Peer pressure can work the right way, too. Suddenly it felt okay to admit that I was probably a little extra stressed too. Burning planet, imminent civil war, violent storms, people dying all around me . . .  I had ignored all that, because these are not causes listed in the medical fact sheets. We are trained to think of surgery, childbirth, and serious illness as the conventional shocks to the system.

I would like to nominate current events to the list.

Still, it is a puzzle. Why would we lose strands of protein that, if folklore holds, can continue growing in a coffin? The condition is called telogen effluvium. Such a pretty phrase. It means that stress shoves the roots of your hair into a resting state: Everybody down! Blood supply is cut off. Silence descends.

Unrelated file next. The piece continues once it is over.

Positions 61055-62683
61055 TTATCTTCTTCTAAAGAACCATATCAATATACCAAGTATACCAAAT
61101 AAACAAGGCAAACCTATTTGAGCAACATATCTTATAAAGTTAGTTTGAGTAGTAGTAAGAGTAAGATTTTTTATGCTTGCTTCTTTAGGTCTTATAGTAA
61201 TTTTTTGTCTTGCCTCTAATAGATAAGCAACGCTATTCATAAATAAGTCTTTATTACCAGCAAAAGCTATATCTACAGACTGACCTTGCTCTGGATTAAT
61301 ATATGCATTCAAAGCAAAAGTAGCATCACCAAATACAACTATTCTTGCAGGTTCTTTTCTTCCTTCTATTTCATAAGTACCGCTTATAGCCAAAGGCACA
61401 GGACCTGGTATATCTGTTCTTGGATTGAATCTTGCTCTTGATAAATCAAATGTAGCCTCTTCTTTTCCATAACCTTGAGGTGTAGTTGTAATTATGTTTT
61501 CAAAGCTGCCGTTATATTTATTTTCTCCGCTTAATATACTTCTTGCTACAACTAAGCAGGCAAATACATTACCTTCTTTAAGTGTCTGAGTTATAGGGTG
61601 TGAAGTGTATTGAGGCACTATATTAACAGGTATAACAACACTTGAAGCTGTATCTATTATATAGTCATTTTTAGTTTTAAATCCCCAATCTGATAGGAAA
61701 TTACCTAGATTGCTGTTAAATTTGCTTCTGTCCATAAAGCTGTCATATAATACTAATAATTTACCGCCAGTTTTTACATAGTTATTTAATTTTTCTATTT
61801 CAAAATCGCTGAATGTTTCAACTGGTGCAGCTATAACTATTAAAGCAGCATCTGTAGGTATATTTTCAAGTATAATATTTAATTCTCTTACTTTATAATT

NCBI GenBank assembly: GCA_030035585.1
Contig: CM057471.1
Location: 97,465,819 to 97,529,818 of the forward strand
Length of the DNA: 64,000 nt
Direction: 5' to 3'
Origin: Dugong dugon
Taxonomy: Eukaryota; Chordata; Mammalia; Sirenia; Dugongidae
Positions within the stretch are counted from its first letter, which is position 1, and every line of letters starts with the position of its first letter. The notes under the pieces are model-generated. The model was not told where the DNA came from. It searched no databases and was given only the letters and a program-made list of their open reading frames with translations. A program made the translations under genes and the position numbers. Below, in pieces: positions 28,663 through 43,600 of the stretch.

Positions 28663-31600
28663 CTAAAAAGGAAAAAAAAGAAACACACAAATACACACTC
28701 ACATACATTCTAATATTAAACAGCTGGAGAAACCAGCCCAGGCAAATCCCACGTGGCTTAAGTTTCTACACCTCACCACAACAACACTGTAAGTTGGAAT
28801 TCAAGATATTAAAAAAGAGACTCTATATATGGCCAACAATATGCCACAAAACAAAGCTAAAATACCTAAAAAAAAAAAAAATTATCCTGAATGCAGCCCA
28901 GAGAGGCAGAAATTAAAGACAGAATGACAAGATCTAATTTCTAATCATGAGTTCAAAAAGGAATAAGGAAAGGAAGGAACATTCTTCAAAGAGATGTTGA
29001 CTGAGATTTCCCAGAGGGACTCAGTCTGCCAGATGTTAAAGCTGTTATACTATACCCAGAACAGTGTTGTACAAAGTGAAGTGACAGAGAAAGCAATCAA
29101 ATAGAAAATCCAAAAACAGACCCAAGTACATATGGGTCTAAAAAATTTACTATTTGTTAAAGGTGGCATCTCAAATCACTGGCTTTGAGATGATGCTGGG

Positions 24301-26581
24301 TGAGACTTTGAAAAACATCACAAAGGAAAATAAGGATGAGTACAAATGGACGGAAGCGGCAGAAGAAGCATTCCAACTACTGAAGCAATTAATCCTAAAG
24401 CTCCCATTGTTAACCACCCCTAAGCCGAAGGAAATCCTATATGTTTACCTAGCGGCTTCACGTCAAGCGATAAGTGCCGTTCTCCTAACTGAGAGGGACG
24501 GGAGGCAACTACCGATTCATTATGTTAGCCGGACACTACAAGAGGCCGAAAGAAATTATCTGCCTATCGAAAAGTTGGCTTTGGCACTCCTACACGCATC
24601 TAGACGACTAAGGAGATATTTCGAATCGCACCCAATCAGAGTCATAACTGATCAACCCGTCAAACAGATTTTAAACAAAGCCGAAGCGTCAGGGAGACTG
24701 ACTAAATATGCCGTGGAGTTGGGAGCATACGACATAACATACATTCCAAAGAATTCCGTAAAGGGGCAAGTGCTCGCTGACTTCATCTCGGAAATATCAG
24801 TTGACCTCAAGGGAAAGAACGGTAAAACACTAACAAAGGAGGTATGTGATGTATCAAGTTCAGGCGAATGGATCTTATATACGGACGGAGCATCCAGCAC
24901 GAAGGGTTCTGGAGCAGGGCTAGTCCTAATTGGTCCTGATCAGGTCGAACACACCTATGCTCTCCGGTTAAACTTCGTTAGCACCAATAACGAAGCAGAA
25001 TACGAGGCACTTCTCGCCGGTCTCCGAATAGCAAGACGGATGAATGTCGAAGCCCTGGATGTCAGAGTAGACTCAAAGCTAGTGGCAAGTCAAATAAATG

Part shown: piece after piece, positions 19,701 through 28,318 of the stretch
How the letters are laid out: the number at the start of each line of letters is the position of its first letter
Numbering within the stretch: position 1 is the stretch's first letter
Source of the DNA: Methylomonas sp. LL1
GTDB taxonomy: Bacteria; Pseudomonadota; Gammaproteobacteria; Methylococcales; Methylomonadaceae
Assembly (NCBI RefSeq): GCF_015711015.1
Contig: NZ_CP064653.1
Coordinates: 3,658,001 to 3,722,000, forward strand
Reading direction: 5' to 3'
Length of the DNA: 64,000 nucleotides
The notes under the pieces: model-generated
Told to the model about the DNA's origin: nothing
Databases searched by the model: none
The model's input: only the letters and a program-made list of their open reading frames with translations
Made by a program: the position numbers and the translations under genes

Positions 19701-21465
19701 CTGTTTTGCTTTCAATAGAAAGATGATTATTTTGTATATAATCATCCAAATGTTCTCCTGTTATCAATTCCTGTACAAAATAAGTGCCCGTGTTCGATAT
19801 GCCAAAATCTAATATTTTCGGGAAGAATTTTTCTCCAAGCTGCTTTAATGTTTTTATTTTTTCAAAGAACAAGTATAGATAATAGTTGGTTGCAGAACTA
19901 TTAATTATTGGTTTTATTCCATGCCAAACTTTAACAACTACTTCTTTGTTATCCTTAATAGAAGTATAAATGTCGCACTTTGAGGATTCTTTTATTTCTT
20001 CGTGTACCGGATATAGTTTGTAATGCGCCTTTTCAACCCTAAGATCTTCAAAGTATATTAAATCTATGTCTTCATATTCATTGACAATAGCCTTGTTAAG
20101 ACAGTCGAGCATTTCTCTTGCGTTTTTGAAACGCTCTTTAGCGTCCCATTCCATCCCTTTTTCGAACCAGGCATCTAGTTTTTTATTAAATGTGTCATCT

A few months later, the hair that has been deprived of nourishment and hanging on as a thread . . . lets go. Gravity, a hairbrush, a sideswipe from a tight turtleneck—it takes nothing at all to sever its tenuous placement atop the head.

Telogen effluvium lasts about a hundred days, which—I did a quick count—is roughly how long it took before I could no longer take a section of hair in my fingertips, slide down, and find enough hair loose in my palm to braid a Victorian brooch.

I was relieved. Because even though I have just sworn to you that this second round bothered me less than the first, even though I have thin straight fine gray hair that is hardly worth keeping, the loss still panicked me, for reasons both primal and societal. I even researched wigs, brightly informing my best friend that they made really good ones now, with a lacy weave and real human hair from—oh God, where was it from? Corpses? Better not to think about it. Women who went into the convent, maybe, or Buddhist nuns before they shaved their heads. Why are holy women so regularly shorn or shaved?